For histological study, the larvae were pretreated as described above. One infected larva from each group was randomly selected at 3 days post-infection and cut into 7-μm tissue slices. The tissue slices of infected larvae were stained with Periodic acid Schiff reagent (PAS) and observed under an Olympus FSX100 fluorescence microscope with 4.2 × 10 objectives.
CA10 cells at a concentration of 1 × 106 CFU/mL were allowed to grow aerobically in 5 mL YPD liquid medium at 35°C for 18 h. The cells were harvested, washed twice with glucose-free PBS, and resuspended in the same buffer to obtain a concentration of 1 × 107 CFU/mL. The cells were then de-energized for 1 h in glucose-free PBS. The de-energized cells were harvested, washed, and then resuspended again to obtain a concentration of 1 × 107 CFU/mL.
To assess the uptake of Rh6G, Rh6G, and ABH were added to the exhausted cells at a final concentration of 10 μM and 128 μg/mL, respectively. Cells without ABH treatment served as the control. Samples were incubated for 50 min at 35°C and then washed with glucose-free PBS. A BD FACSAria II flow cytometer (Becton Dickinson, USA) with excitation at 488 nm and emission at 530 nm was used to determine the mean fluorescent intensity (MFI) of each sample at specific time intervals (0, 10, 20, 30, 40, and 50 min).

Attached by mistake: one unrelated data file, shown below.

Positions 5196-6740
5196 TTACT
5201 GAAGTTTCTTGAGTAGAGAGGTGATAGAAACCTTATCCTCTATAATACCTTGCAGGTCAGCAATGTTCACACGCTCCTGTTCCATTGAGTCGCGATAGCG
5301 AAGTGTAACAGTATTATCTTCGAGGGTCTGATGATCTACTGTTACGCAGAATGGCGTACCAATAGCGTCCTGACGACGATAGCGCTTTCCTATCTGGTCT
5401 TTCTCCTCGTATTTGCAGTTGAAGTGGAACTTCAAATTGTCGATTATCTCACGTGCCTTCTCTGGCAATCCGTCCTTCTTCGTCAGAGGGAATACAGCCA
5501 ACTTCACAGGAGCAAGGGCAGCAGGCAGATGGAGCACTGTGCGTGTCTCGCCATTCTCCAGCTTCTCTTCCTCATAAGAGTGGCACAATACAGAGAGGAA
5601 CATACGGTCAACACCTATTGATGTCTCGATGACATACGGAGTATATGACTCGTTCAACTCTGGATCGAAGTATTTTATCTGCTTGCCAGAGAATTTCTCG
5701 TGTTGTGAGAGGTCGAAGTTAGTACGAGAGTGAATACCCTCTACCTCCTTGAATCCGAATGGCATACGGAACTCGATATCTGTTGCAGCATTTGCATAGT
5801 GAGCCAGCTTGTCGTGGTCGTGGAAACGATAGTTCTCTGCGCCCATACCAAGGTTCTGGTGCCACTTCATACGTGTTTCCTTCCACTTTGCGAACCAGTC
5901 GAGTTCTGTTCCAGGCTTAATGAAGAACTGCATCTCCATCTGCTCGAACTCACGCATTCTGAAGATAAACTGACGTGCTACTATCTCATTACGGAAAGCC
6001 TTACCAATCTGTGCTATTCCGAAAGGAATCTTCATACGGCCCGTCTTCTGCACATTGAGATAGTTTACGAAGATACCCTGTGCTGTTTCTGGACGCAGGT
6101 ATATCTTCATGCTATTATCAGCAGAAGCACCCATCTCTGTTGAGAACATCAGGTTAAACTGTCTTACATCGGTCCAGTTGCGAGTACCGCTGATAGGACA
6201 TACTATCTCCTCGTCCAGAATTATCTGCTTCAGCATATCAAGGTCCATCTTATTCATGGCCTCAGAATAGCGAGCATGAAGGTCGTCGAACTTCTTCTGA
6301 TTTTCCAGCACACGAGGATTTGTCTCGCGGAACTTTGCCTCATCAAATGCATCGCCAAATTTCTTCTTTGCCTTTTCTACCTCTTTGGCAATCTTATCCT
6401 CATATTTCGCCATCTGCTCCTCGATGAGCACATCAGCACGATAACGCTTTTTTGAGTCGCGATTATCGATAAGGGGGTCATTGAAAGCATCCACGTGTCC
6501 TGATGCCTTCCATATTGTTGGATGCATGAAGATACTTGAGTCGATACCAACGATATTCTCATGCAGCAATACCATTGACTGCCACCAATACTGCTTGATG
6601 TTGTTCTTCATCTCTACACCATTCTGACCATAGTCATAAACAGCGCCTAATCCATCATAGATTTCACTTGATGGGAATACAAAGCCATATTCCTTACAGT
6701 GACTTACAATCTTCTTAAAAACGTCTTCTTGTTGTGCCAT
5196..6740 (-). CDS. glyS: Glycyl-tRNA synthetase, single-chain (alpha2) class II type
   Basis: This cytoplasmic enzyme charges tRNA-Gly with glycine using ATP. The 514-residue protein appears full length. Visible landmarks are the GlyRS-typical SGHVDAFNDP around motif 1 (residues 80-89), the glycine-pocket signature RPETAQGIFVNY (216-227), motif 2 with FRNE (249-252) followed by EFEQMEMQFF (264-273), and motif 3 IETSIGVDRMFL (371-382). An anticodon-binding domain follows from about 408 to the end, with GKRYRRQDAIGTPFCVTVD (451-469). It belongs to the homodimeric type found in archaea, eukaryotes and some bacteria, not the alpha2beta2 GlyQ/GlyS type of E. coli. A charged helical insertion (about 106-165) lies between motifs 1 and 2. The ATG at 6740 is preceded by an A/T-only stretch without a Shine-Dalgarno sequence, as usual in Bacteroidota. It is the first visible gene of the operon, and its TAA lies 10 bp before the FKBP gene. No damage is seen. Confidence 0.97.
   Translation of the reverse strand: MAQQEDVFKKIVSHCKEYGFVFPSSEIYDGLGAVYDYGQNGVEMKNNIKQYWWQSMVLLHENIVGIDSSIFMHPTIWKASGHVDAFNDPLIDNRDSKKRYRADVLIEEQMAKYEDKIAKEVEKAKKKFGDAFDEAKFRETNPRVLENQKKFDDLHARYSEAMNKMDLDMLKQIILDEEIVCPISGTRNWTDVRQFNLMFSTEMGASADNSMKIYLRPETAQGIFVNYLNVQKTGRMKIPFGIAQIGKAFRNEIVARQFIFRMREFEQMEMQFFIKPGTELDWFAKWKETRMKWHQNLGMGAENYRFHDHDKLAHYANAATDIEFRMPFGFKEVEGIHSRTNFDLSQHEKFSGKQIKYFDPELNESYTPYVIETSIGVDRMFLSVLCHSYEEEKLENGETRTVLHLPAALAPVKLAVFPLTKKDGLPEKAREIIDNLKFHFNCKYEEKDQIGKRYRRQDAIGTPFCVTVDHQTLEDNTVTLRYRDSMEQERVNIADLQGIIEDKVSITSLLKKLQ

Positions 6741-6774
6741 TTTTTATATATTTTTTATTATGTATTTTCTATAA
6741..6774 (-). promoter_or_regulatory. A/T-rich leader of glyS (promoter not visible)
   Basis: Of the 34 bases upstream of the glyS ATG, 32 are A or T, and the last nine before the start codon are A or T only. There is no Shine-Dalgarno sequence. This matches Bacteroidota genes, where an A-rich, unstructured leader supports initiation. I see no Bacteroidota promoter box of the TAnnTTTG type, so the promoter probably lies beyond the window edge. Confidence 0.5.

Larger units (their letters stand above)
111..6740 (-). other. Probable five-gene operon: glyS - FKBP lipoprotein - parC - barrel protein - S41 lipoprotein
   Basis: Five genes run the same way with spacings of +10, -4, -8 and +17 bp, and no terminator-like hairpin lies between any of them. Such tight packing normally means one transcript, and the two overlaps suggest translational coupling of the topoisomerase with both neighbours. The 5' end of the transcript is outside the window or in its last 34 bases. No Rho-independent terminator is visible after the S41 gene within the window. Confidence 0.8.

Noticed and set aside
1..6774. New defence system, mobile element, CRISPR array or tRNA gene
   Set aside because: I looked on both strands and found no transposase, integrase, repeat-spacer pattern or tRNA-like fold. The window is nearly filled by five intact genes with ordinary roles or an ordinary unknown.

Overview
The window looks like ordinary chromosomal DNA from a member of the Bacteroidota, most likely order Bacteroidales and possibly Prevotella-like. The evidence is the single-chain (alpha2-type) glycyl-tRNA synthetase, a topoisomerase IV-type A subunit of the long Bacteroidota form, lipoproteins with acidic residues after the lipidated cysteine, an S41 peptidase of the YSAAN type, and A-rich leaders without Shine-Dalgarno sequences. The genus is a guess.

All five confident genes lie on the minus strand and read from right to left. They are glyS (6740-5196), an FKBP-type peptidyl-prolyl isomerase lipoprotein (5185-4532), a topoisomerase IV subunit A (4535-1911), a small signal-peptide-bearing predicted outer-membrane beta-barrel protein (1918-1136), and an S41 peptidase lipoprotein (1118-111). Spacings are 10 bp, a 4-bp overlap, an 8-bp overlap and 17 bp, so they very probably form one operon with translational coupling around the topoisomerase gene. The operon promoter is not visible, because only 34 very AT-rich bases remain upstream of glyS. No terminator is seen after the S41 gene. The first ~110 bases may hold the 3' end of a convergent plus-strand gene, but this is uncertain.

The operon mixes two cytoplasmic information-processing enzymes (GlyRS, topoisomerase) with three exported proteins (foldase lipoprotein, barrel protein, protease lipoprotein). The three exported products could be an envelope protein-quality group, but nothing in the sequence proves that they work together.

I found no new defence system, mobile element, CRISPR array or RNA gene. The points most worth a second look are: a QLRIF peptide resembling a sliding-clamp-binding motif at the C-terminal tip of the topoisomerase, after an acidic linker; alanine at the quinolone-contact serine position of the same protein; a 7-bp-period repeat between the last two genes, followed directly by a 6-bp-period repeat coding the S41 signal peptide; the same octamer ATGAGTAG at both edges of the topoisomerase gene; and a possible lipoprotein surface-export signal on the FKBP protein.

To assess the efflux of Rh6G, Rh6G was added to the exhausted cells at a final concentration of 10 μM. Cells were then washed with glucose-free PBS, and ABH was added to the cells at a final concentration of 128 μg/mL. Cells without ABH treatment served as the control. Samples were incubated for 50 min at 35°C and then washed with glucose-free PBS. After the addition of 5 mL of 5% glucose-PBS to each sample, the MFI was immediately determined using the flow cytometer as described above at specific time intervals (0, 30, 60, 90, 120, and 150 min).